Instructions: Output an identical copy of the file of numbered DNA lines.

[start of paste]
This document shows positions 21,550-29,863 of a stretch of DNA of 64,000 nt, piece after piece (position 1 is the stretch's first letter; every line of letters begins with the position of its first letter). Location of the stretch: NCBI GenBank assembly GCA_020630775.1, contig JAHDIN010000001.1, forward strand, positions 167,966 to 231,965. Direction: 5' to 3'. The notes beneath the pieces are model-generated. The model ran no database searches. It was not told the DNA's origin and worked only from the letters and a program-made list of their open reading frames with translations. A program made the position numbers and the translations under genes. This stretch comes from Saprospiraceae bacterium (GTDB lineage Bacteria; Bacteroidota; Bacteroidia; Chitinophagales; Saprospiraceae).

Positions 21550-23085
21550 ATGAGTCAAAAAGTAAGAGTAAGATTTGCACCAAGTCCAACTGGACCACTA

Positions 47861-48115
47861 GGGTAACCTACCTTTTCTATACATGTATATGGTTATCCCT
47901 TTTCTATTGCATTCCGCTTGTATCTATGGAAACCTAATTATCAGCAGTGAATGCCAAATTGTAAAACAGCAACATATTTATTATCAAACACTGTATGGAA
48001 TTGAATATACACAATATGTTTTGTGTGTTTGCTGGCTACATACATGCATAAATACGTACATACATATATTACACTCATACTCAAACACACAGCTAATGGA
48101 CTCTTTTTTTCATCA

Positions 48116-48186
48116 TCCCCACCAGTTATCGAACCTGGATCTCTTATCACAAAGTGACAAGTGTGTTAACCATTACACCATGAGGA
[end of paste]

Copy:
This document shows positions 21,550-29,863 of a stretch of DNA of 64,000 nt, piece after piece (position 1 is the stretch's first letter; every line of letters begins with the position of its first letter). Location of the stretch: NCBI GenBank assembly GCA_020630775.1, contig JAHDIN010000001.1, forward strand, positions 167,966 to 231,965. Direction: 5' to 3'. The notes beneath the pieces are model-generated. The model ran no database searches. It was not told the DNA's origin and worked only from the letters and a program-made list of their open reading frames with translations. A program made the position numbers and the translations under genes. This stretch comes from Saprospiraceae bacterium (GTDB lineage Bacteria; Bacteroidota; Bacteroidia; Chitinophagales; Saprospiraceae).

Positions 21550-23085
21550 ATGAGTCAAAAAGTAAGAGTAAGATTTGCACCAAGTCCAACTGGACCACTA

Positions 47861-48115
47861 GGGTAACCTACCTTTTCTATACATGTATATGGTTATCCCT
47901 TTTCTATTGCATTCCGCTTGTATCTATGGAAACCTAATTATCAGCAGTGAATGCCAAATTGTAAAACAGCAACATATTTATTATCAAACACTGTATGGAA
48001 TTGAATATACACAATATGTTTTGTGTGTTTGCTGGCTACATACATGCATAAATACGTACATACATATATTACACTCATACTCAAACACACAGCTAATGGA
48101 CTCTTTTTTTCATCA

Positions 48116-48186
48116 TCCCCACCAGTTATCGAACCTGGATCTCTTATCACAAAGTGACAAGTGTGTTAACCATTACACCATGAGGA